VIDEO: Brevard County Officials Collect Water Samples To Test For Red Tide

By  //  October 17, 2018

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collected six water samples

ABOVE VIDEO: Brevard County’s Natural Resources Management Department on Tuesday collected six water samples in Melbourne Beach, Indialantic, Satellite Beach and Cocoa Beach to test for red tide. (WFTV Video)

BREVARD COUNTY, FLORIDA – Water tests conducted Tuesday with Florida Fish and Wildlife Commission (FWC) and Wildlife Research Institute on a strip of Melbourne Beach at Ponce de Leon Park will be used to determine whether algae related to red tide has made it into the waters off Brevard County’s southern coastline.

It’s anticipated test sample results will be available Wednesday.

Brevard County has been monitoring the spread of red tide which has progressed from the Gulf Coast of Florida to the east coast and gradually, up the coastline to Indian River County. “Brevard is fortunate that red tides don’t make it up the east coast to Brevard County very often and don’t usually last for long here. The state only adds testing on the east coast when symptoms arise,” said Virginia Barker, Director of Brevard County Natural Resources Management Department.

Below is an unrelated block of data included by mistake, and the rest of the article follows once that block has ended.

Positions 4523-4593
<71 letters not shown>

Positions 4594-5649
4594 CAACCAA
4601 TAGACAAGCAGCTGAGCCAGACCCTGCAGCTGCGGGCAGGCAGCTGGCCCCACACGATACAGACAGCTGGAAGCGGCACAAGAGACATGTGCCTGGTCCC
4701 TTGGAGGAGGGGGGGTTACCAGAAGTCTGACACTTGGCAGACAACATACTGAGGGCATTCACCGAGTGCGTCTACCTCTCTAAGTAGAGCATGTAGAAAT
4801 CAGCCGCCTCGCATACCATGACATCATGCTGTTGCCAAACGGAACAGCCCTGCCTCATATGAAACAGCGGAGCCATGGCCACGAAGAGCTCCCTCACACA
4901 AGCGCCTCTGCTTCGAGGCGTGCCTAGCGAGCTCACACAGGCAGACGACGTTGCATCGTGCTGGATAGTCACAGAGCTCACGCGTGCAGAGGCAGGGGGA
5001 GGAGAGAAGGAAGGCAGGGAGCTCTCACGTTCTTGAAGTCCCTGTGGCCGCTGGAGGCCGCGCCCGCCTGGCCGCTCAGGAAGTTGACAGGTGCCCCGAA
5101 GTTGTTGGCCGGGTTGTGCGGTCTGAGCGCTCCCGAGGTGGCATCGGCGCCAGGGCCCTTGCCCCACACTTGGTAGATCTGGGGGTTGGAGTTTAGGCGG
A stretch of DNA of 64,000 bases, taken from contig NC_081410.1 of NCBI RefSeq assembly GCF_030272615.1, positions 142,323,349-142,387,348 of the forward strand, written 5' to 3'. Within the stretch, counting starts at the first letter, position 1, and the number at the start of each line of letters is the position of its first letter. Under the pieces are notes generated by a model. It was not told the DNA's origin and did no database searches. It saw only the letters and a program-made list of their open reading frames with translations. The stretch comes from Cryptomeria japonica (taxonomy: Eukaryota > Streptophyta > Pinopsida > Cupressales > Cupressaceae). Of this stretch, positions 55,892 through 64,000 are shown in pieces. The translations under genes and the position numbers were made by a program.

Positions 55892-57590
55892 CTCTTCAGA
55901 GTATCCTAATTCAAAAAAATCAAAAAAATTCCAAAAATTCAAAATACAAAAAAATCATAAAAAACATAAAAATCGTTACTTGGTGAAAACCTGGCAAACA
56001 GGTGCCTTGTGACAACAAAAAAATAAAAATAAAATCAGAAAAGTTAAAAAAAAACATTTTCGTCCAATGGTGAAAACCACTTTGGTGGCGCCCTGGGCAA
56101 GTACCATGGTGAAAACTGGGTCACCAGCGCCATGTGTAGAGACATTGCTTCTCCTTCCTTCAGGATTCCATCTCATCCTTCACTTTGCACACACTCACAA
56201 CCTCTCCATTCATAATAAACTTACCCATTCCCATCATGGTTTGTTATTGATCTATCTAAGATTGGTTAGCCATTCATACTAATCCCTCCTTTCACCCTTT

Natural Resources staff, however, is also pulling water samples from beaches further north as a proactive measure.

This week, reports from beachgoers between Sebastian Inlet and Indialantic have begun to indicate they believe red tide may have reached southern Brevard County.

Coordination efforts were already underway in Brevard County, which has reached out to other agencies in the event problems associated with red tide, such as fish kills or health-related issues that could affect beachgoers, were realized here.

Some sporadic reports regarding respiratory issues and minimal sightings of dead fish have been reported on south beaches since Monday.

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Agencies already working with the County include the Florida Department of Health, FWC Fish and Wildlife Research Institute, Keep Brevard Beautiful and the Tourist Development Council.

According to the Florida Department of Health, breaking waves can cause red tide-related toxins to become mixed with airborne sea spray, creating problems for beachgoers, including eye, nose and throat irritation. Symptoms will likely subside once a person leaves the beach area, but people with chronic respiratory conditions like asthma or lung disease are advised to avoid areas with active red tides. Brevard County Fire Rescue Ocean Rescue, which has lifeguards stationed along the beach, has reported receiving some complaints from beachgoers, but beaches remain open.